The subject of planting trees comes to me each year as we enter into early fall because it is the perfect time to plant both deciduous and evergreen trees as they enter into dormancy. And, lord knows, I have done my share of planting trees through the years, even though I bought a property that was more than half wooded.
The idea of planting small, manageable green things and watching them develop over a period of time into sculptures of beauty reaching to the skies in graceful forms, providing shade, has always appealed to me.
When I saw an ad in The New York Times for what turned out to be my dream house in the country, I called the owner and asked if it had privacy, noting that I preferred not seeing any neighbors. He answered, “No matter which window I look out of, all I see is trees.”
How wonderful, I thought, considering that when I looked out of my window in the city, all I saw was one scrawny Gingko that had been hit repeatedly by cars vying for the parking space in front of it. The last time I visited the old neighborhood, I noted that it had finally lost the battle to the cars and hadn’t been replaced.
But my one and a half acre property in upper Westchester was laden with generous thickets of sugar maples, honey locusts, ash, black walnuts, cherries and many other species I never bothered to look up. Besides that, former owners had planted some old dogwood, ornamental flowering trees and a long row of hemlock.
Having grown up in an urban setting with no trees, I just enjoyed looking at them – often reminding myself of Joyce Kilmer’s poetic turn, “I think that I shall never see a poem lovely as a tree,” and becoming somewhat of an expert in shade gardening.
It wasn’t long, however, before the reality set in. I learned that trees, especially the big ones, can fall! Or, they get sick and have to be removed.
As recently as this past weekend when I was returning from vacation, I couldn’t turn on to my street because a large maple on the edge of my corner property, which had looked in perfect health, fell across the road, taking with it the telephone, electric and cable wires with it. Thankfully the utilities companies, then my wonderful local highway department, took care of the damage, otherwise my wallet would have been set back quite a bit.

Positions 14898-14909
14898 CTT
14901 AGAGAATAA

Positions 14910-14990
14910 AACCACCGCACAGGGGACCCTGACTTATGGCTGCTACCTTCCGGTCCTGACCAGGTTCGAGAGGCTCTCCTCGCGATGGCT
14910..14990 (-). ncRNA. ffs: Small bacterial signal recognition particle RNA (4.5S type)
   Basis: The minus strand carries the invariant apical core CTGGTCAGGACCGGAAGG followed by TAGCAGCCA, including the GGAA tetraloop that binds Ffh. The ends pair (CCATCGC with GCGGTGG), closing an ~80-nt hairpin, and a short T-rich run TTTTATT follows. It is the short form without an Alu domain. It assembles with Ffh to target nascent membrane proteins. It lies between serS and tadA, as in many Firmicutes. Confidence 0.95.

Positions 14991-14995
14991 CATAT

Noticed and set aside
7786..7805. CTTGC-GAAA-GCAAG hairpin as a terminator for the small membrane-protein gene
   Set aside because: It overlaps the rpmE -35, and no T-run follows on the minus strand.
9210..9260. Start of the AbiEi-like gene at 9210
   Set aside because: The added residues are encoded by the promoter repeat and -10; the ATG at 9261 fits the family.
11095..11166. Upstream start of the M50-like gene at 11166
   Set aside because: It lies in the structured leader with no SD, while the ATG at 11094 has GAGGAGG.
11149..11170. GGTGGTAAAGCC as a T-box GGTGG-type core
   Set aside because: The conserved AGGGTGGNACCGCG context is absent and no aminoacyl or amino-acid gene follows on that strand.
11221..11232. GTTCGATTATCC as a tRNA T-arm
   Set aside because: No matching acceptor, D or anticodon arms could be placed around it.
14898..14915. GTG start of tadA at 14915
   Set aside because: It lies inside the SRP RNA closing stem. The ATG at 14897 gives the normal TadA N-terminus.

I can’t even calculate the amount of money I’ve spent through the years to have fallen or diseased trees removed from my property. Early in the ‘70s, during a very wet season, my dogwoods were all wiped out by a fungus infection. In the 1980s, my hemlocks fell to woolly adelgid. Then, a number of my largest maples was infested with thrips and slowly withered away. One evening we heard a thunderous noise as a half dead pine fell just inches from our house. Each calamity involved the very expensive proposition of dealing with tree removal. I started to feel cursed.
Having become good friends with my tree service provider, I asked him why it seemed that I had such bad luck with trees. He answered simply, “It’s just because you have so many of them!”
If there’s any moral to this story, I guess it would be to consider the responsibilities that go with a wooded property and, if a property is lacking trees and you want some shade, consider their variety and manageability when planting and their distance from the house.
There are certain trees that have been very popular either for their beauty or fast growing habits that, from experience, I would not recommend. Chief among them are the weeping willow, the Barlett pear and the white pine.
Most people know that the weeping willow’s roots are ready to suck all water out of the soil and don’t like anything else planted near them, so unless you have a wetland area on your property and lots of space, avoid it.
Many homeowners and professional gardeners regard the Bradford pear as desirable for its pyramidal shape and lovely white flowers in spring, but that characteristic shape also makes it very fragile and its branches tend to break during storms or strong winds.
The same goes for the Eastern white pine. I have had bad luck with them in that, while they grow fast, they shouldn’t be planted close to the road because they suffer from salt burn and, further, they suffer damage in winter when their branches become laden with snow and break.
My favorite tree plantings have been the flowering ornamentals – particularly my crabapples and weeping cherries – that are contained in size and offer the joy of flowers in the spring, greenery until late into the fall, and not a lot of clean up to worry about as you put your garden to bed. They offer color, some shade, and no danger of a big fall to cause damage and an expensive take-away. The best of all worlds.
Bill Primavera is a Realtor® associated with William Raveis Real Estate and Founder of Primavera Public Relations, Inc. (www.PrimaveraPR.com). His real estate site is www.PrimaveraRealEstate.com, and his blog is www.TheHomeGuru.com. To engage the services of The Home Guru to market your home for sale, call (914) 522-2076.